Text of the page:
Please join me in joining Nikki's tribe. She willingly joined ours, the one that we were dragged into kicking and screaming. Sometimes, just knowing that there are others in your corner can heal more than any medicine.

Wednesday, October 21, 2009


Welcome,welcome! This is by far my favorite time of the month!

What is happening here:

October 28th: First possible egg retrieval for our egg donor
Wait for PGD results to come back. We are doing PGD to avoid testing once pregnant.
November 2nd: First possible transfer date for our amazing surrogate and single superstar embryo!

Basically, just in a holding pattern and waiting for all those medications to kick in. As I said in my last post I am pretty much shut off emotionally from the whole process, and I am really okay with that. This baby making has been many, many years in the making and I see no reason to get my hopes up now.

If you want to read story of how we got to this point it lives here!

Thank you for stopping by. I promise to get a better post up soon.

Friday, October 16, 2009

So far away

Over the course of my life, I have been used to things being far away, out of my reach, and completely unattainable. This is a space I know exactly how to occupy, and yet in this situation it all just feels so horribly wrong. In about 2 and half weeks we are going to be transferring, we are going to be going into the clinic and transferring an embryo that could turn out to be my child and yet I feel nothing. I have these fluttering moments of fear of it all falling apart, but other than that nothing. Half the time I do not even think about it, really this has snuck up on me. This is not supposed to feel like this, at least in my fantasy world this is not supposed to feel like this. Maybe it will be different tomorrow at least that is what I keep telling myself. The reality is that it never does, I am not depressed my mental state is just fine, I just cannot get excited about this transfer.

I know that some of this is just natural. I have nothing to do with any of this right now. Everyone else is involved and I am just standing here watching it all happen. No one is excluding me from the process; in fact, everyone has been wonderful about trying to make me feel as much of this process as they can. Some part of me does not want to get my hopes up in fear of the let down and for me that is really a good thing. At the same time it just feels crappy. It makes we worry that maybe I do not really want this as much as I thought, which I know is just a stupid thought because we would have never made it this far without the desire to be parents.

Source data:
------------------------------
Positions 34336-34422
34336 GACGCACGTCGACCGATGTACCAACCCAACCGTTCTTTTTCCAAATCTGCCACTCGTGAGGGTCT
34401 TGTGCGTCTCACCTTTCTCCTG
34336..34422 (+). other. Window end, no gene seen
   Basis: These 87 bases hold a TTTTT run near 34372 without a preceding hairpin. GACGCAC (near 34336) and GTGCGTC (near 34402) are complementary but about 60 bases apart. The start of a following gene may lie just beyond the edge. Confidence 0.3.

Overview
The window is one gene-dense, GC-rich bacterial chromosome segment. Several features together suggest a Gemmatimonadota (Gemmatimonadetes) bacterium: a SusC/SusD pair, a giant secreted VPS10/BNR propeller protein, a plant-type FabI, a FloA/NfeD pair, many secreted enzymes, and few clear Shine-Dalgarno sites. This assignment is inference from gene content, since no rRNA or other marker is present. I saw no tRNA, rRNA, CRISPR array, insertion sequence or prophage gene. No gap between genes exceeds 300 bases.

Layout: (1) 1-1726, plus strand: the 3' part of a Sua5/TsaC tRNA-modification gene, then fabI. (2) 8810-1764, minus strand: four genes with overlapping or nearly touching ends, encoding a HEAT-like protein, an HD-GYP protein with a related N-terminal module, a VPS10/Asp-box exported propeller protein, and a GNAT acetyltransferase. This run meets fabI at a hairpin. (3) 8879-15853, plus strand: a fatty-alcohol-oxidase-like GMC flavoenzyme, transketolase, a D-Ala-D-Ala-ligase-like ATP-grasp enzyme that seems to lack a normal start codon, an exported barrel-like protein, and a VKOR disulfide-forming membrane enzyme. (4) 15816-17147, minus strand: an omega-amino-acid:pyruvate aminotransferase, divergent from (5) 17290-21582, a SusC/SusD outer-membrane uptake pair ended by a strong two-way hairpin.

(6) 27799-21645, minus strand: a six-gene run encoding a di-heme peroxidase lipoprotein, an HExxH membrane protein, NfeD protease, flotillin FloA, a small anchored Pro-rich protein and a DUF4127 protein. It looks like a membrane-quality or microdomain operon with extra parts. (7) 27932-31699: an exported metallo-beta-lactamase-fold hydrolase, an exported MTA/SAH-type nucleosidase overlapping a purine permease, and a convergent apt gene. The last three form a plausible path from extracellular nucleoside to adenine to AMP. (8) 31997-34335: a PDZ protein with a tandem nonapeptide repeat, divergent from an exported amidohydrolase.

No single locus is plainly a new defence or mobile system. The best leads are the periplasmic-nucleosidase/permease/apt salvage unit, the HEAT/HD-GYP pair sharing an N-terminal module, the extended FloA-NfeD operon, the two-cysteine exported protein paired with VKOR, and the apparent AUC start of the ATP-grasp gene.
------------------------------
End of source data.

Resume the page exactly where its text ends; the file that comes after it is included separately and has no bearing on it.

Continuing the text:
Right now this whole thing just feels so very far away for my reality. There is nothing that I can do to change these feelings. In many ways, this feels like what women describe as their husband's reactions to pregnancy, it just is not real until the baby is born. I really hope that this will not happen, I want to be more involved than that, but if it does, there is really very little I can do to change my feelings. I know that I want this child more than anything in the world. No one goes through everything that I have to become a mother because they do not want a child. I will get there; it might just take me some time. So, in about 2 and half weeks we will be heading off for the transfer. Sabrina is doing wonderfully on her meds and everything looks perfect, but I would expect no less. We are very fortunate to have her on this adventure with us, I could not ask for a better friend.

Thursday, October 15, 2009

awards, awards, and more awards!!

I have been a total slacker about this, so I am going to combine them all in one post.

Thank You Circus Princess
Here are the rules that accompany this esteemed honor:
1. Thank the person who nominated you for this award - check
2. Copy the logo and place it on your blog. - check
3. Link to the person who nominated you for this award. - check
4. Name 7 things about yourself that people may not know.
5. Nominate 7 Kreativ Bloggers.
6. Post links to the 7 blogs you nominate.
7. Leave a comment on each of the blogs letting them know they’ve been nominated.

And here's another seven things you don't yet (but are about to) know about me:

1. I have a current obsession with Peanut Butter and Jelly sandwiches, it is really becoming a sickness.